This posting is ostensibly about a visit to the Bathurst Agricultural Show, but for me it is really about divorce. I don't know how I managed to even have my wits about me to do any drawings when I made the trip with my news editor on the Evening Post sometime in early 1986 to Bathurst, inland of Port Alfred, for the show. Cliff Foster and his wife were my companions after my wife of three years declined an invitation to join us. It was then that I discovered our relationship was over and, sparing the gory details, the divorce went through a few months later. Anyway, much beer was drunk as sorrows were drowned in the great watering hole that is Bathurst, home to one of South Africa's oldest pubs, the Pig 'n Whistle (1832).
The safari suit used to be much in vogue in SA, as demonstrated by this guy, probably a farmer, at the Bathurst Show.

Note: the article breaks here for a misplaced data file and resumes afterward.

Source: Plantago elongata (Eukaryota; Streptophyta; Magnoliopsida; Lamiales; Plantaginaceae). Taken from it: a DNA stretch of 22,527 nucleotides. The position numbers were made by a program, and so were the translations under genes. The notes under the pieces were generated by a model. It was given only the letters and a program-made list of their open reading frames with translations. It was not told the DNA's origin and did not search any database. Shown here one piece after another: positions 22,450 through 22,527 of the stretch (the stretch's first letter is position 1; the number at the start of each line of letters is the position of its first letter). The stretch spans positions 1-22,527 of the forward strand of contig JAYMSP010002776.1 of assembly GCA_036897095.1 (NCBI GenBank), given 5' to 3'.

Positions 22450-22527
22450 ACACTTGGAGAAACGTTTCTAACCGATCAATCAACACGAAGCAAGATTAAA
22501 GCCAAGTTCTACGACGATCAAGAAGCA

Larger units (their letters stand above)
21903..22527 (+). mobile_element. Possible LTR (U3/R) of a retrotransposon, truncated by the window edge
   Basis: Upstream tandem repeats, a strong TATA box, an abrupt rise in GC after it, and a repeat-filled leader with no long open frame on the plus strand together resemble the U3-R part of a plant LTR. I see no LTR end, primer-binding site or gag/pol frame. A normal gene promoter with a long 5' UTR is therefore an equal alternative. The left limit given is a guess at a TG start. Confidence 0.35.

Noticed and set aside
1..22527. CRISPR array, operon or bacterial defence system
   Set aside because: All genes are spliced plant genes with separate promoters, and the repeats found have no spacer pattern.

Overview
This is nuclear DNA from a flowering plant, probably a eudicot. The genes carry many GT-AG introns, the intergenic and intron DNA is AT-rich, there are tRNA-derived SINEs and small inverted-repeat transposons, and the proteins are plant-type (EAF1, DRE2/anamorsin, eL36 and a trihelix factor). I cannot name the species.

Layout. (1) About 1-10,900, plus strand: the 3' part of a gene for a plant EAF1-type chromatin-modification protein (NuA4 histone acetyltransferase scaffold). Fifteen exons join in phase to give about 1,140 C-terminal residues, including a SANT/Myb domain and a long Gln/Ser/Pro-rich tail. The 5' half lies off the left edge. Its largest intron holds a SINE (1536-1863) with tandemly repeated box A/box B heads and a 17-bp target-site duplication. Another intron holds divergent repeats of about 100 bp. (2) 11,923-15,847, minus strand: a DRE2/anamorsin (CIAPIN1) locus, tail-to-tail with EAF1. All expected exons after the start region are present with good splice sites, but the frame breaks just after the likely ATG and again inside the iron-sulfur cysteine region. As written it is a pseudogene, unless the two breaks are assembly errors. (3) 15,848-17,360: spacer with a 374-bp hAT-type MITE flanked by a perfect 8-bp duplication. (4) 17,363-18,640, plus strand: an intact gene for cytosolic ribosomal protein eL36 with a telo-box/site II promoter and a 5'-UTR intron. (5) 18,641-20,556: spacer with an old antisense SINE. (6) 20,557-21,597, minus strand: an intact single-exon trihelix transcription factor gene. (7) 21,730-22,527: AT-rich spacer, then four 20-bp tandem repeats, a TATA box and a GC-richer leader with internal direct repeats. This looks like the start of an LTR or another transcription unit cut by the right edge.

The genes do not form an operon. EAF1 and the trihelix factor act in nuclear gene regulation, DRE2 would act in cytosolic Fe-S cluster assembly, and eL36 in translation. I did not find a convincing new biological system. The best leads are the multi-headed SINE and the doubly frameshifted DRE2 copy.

There seemed to be a well-fed beefiness about many of the visitors to the show, set in the heartland of "Settler country", where many families are still descendants of the original 5000 British settlers who arrived in Algoa Bay in 1820 - and helped shape a nation.
Another of the characters spotted at the show.
And yet another.
This is my then news editor, Cliff Foster, a British expat who has subsequently returned with wife Dorothy to, I think, Norfolk.
Not sure what the shape on the left is, but this guy is soaking up the sun at an outdoor table in the beer garden.
Two kids spotted among the adults.
I like the fact that this drawing of a child is unfinished. Notice how his right arm is distorted, yet it still works.
I kept my drawings from show in a folder made from this information brochure about the Bathurst Museum. It provides some fascinating information.